"You bet your eye we'll come in!" said Dugan promptly. "Shunt your kit, Tolly; if these lobs give us any mouth we'll show them what for. This is my matey -- see? And don't you forget I'm Scrappy Dugan. This is a sweet little violet of a cave, I don't think! Get over there and give Tolly room to squat. Who'll take first sentry go?"

"You guys."

"Yes, we will!" said Dugan. "We will not! Old Tol here has a punk heel I've got to bandage up -- ain't you, Tolly?"

"Show it," said one of the others. "My matey here has curvature of the spine and I've got to give him his massidge. Ain't I, matey? W'enever he gits in a 'alf-dry spot he gets curvature, like your mate gets sore heel; just like it."

Tolly was taking off his boot. He did have a rub on his heel. It was nothing to speak of, but it gave a color of truth to what Dugan had said.

"Oh, well!" said their comrade. "Wot fell! Somebody's got to take first swing. Come on, Joe!"

They went out. Tolly put his boot on again. The water in the dugout was something like a foot deep, but there were two shelves carved in the sides, on each of which a man could double himself into a posture that was sure to bring on numb legs and an ache in the back. The door of the dugout was a wet sandbag, dripping water. The shelves themselves were slimy with moisture. There was no light unless, as when Dugan exhibited Tolly's heel, a match was struck.

"A nice sweet home you fetched us to!" said Dugan bitterly.

"I fetched you!" said Tolly. "I fetched nothing. You was the one that hounded me in here. I was goin' on --"

"And then we'd have had nothing," said Dugan. "We'd have had a bed in the slop outside -- that's what we'd have had."

"And a lot of difference!" said Tolly. "A lot of difference!"

Unfortunately Dugan chose that moment to stretch out his arms. The back of his hand tapped Tolly not lightly on the face. Tolly uttered something like a growl.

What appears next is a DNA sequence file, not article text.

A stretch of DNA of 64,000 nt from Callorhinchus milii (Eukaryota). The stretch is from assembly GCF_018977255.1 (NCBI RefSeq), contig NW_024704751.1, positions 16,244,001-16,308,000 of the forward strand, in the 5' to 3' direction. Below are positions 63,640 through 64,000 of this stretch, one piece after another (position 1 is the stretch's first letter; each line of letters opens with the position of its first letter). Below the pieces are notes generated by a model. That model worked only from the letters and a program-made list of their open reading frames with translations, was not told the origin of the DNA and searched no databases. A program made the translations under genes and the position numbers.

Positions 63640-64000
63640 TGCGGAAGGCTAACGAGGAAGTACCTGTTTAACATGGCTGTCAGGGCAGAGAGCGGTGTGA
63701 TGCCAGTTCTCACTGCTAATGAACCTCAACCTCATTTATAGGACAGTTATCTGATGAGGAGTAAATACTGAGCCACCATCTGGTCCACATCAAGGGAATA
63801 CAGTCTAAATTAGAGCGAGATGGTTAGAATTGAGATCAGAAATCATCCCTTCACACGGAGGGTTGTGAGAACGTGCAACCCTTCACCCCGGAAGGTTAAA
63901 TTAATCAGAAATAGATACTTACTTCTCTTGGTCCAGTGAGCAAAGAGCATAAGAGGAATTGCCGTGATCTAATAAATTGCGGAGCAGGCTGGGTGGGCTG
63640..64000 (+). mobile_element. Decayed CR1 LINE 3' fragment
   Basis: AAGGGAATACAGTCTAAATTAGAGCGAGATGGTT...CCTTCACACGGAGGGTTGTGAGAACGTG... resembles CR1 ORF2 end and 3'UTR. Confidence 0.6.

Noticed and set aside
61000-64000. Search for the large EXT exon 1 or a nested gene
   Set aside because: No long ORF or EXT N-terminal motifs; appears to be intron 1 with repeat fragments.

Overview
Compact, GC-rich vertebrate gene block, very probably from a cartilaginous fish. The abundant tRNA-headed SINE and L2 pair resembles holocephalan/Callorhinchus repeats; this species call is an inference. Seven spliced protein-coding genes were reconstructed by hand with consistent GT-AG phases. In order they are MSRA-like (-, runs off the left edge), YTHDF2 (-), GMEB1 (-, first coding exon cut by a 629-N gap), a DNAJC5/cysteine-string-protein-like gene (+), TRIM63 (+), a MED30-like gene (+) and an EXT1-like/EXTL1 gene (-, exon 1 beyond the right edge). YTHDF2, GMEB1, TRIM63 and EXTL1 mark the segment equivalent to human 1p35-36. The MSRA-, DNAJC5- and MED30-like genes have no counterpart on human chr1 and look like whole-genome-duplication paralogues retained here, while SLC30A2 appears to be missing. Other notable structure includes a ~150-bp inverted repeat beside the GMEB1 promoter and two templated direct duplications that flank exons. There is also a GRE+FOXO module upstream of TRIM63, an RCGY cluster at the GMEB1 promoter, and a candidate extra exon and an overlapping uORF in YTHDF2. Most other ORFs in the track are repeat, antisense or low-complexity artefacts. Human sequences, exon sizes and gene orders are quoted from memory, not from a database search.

"You will, will you?" he asked between his teeth. "Hit me will you? All right --"

He swung out in the darkness and his fist hit something hard. Dugan swore. The next minute they were clinched, twisting back and forth. They went down in the water at the bottom of the dugout and continued the fight there, like alligators battling in the muck.

Tolly was bigger, but he was deeper in the water, being underneath. They fought well, striking real blows and venting their anger in harsh whispers as they fought. Slowly Tolly worked himself round. He got his hand on Dugan's neck and pushed his head under the muddy water; and then Dugan bit. He found a wrist and set his teeth into it, and Tolly struck him in the face and wrenched the wrist free. He scrambled to his feet and, even as Katie had dashed from the kitchen, he leaped for the dugout door and scrambled through into the trench.

The upper part of the inner wall of the trench was white just then with the light of a star shell; and as Tolly stood with his face to the dugout the phut! of a rifle sounded from the German trenches, and Tolly fell forward, first on his hands and knees and then sidewise.

Dugan got his three days later, but in the arm; and they were cleared to the same hospital back of the lines, where Tolly's scalp wound healed quicker than Dugan's flesh puncture in the arm. Tolly was out of bed a day before Dugan; and he sat all that day in a chair at Dugan's side, talking to him. That Dugan talked so little worried him. He carefully avoided the subject of their fight all day; but when the night lights were lighted he broached it.

"I gave you a couple of grand punches there in the dugout, Micky," he said. "If I could have got a full swing I would have put you to sleep, sure!"

"I never knowed you was such a good scrapper," said Dugan without animosity.

"Neither did I," said Tolly. "It come to me all of a sudden."